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Sciatica

Sciatica is where the sciatic nerve, which runs from your lower back to your feet, is irritated or compressed. It usually gets better in 4 to 6 weeks but can last longer.

If you have sciatica, your:

  • bottom
  • back of your leg
  • foot and toes

may feel:

  • painful – the pain may be stabbing, burning or shooting
  • tingling – like pins and needles
  • numb
  • weak

Your symptoms may be worse when moving, sneezing or coughing.

You may also have back pain, but it's not usually as bad as the pain in your bottom, leg or foot.

Information:

You probably do not have sciatica if you only have back pain.

Sciatica usually gets better in 4 to 6 weeks, but it can sometimes last longer.

To help relieve your pain and speed up recovery:

Do

  • carry on with your normal activities as much as possible

  • regular exercises for sciatica

  • start gentle exercise as soon as you can – anything that gets you moving can help

  • hold heat packs to the painful areas – you can buy these from pharmacies

  • ask your pharmacist about painkillers – NSAIDs like ibuprofen are often recommended – paracetamol on its own is unlikely to relieve your pain

  • put a small, firm cushion between your knees when sleeping on your side, or several firm pillows underneath your knees when lying on your back

Don't

  • do not sit or lie down for long periods – even if moving hurts, it's not harmful and can help you get better faster

  • do not use hot water bottles to ease the pain – you could scald yourself if your skin is numb

Non-urgent advice: See a GP if the pain:

  • has not improved after trying home treatments for a few weeks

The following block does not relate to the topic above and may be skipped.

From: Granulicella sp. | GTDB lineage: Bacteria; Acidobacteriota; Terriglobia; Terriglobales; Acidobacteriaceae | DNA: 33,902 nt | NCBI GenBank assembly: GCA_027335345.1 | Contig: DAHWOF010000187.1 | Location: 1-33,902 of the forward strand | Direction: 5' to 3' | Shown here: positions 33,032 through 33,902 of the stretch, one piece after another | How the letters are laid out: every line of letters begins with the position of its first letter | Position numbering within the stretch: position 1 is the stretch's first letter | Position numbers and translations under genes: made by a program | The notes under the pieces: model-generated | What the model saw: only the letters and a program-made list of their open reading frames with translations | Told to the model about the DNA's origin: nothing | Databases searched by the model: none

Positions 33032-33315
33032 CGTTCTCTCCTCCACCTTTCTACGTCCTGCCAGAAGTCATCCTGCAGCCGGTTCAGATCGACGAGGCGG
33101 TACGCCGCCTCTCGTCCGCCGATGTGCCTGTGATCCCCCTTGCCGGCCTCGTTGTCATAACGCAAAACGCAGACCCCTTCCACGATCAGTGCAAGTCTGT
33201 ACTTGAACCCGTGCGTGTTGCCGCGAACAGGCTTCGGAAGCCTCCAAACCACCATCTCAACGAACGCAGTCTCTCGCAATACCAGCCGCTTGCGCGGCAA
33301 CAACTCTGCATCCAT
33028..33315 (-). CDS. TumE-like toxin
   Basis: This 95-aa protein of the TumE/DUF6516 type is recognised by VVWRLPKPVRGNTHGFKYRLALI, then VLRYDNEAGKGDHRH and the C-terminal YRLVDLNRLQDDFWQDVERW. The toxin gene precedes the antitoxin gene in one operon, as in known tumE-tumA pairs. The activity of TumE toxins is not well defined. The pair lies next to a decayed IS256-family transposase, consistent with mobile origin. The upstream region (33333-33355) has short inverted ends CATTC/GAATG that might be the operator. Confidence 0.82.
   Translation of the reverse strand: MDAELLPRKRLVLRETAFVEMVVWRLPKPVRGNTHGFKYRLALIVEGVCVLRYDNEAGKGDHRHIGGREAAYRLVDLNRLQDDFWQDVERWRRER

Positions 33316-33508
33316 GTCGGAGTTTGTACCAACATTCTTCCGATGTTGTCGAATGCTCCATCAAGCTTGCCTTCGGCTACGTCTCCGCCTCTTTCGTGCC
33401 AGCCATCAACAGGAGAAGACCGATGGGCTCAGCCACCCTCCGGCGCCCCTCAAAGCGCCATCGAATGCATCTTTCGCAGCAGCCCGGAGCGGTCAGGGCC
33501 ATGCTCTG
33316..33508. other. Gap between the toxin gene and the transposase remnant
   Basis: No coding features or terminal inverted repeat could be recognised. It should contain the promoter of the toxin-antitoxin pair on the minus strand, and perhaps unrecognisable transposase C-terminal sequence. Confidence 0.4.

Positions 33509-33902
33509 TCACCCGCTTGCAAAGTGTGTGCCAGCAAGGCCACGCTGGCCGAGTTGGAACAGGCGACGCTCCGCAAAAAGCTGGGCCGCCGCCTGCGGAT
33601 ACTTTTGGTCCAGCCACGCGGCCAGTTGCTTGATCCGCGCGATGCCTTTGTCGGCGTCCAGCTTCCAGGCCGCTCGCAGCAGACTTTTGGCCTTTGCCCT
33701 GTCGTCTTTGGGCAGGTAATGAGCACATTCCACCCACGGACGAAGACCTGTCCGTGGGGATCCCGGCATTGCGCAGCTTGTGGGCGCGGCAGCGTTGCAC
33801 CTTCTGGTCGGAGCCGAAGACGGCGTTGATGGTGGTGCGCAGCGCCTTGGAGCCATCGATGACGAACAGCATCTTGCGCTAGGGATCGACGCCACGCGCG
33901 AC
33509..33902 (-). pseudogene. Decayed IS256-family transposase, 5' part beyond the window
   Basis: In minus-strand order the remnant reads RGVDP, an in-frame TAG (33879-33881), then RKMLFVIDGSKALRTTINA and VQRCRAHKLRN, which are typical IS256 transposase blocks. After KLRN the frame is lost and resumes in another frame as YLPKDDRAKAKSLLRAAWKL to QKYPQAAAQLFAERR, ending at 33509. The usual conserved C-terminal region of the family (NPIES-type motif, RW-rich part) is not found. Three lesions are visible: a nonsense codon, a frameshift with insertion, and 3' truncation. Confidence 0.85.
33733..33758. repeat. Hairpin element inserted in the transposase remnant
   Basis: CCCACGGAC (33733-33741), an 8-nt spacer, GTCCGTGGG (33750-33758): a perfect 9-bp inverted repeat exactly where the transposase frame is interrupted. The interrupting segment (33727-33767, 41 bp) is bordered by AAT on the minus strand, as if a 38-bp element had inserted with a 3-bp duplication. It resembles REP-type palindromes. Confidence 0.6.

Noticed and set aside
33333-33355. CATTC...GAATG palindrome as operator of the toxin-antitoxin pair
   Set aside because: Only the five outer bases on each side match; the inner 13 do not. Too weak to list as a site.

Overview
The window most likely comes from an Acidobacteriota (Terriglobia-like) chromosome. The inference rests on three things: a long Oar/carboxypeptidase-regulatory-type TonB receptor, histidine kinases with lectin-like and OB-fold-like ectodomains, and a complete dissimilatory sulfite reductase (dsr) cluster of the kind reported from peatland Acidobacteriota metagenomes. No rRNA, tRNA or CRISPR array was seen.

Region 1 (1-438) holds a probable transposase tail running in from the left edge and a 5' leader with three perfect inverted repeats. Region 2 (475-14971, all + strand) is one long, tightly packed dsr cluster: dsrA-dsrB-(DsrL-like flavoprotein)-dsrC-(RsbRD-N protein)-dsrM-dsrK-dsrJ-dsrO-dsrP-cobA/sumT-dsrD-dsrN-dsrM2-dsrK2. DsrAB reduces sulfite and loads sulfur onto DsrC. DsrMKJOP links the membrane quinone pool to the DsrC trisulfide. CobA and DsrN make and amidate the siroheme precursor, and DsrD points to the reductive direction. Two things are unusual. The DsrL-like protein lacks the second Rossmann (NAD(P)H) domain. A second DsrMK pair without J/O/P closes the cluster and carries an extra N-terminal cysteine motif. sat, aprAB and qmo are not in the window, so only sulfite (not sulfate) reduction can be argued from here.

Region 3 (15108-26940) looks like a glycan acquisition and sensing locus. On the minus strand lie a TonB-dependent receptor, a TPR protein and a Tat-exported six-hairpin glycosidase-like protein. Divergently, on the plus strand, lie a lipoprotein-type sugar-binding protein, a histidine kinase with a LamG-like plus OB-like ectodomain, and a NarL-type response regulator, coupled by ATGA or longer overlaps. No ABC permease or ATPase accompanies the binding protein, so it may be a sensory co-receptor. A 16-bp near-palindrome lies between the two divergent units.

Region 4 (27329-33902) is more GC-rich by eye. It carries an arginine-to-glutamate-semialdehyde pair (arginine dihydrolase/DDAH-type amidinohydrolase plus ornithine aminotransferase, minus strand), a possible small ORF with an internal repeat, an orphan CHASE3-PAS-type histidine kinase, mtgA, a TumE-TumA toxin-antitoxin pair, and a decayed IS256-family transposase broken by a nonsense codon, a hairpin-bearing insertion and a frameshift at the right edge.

• is getting worse
  • is stopping you doing your normal activities

Immediate action required: Go to A&E or call 999 if you:

  • have sciatica on both sides
  • have weakness or numbness in both legs that's severe or getting worse
  • have numbness around or under your genitals, or around your bottom (anus)
  • find it hard to start peeing, cannot pee or cannot control when you pee – and this is not normal for you
  • do not notice when you need to poo or cannot control when you poo – and this is not normal for you

These could be symptoms of a serious back problem that needs to be treated in hospital as soon as possible.

If you have sciatica, the GP may:

  • suggest exercises and stretches
  • prescribe painkillers that help with nerve pain like sciatica

They might also refer you for:

  • physiotherapy – including exercise advice and techniques like massage (manual therapy)
  • psychological support – to help you cope with the pain

Physiotherapy is free of charge on the NHS throughout the UK, but waiting times can be long. You can also get it privately.

Read more about accessing physiotherapy

Other treatments for sciatica

If your pain is very bad and treatments from a GP have not helped, they may refer you to a hospital specialist for:

  • painkilling injections
  • a procedure to seal off some of the nerves in your back so they stop sending pain signals
  • surgery – an operation called decompression surgery can sometimes help relieve sciatica

To reduce the chances of getting sciatica again:

Do

  • stay active – take regular exercise

  • use a safe technique when lifting heavy objects

  • make sure you have a good posture when sitting and standing

  • sit correctly when using a computer

  • lose weight if you're overweight

Don't

  • do not smoke – smoking can increase your risk of getting sciatica

Sciatica happens when something presses or rubs on the sciatic nerve.

Causes include:

  • a slipped disc (the most common cause) – when a soft cushion of tissue between the bones in your spine pushes out
  • spinal stenosis – narrowing of the part of your spine where nerves pass through
  • spondylolisthesis – when one of the bones in your spine slips out of position
  • a back injury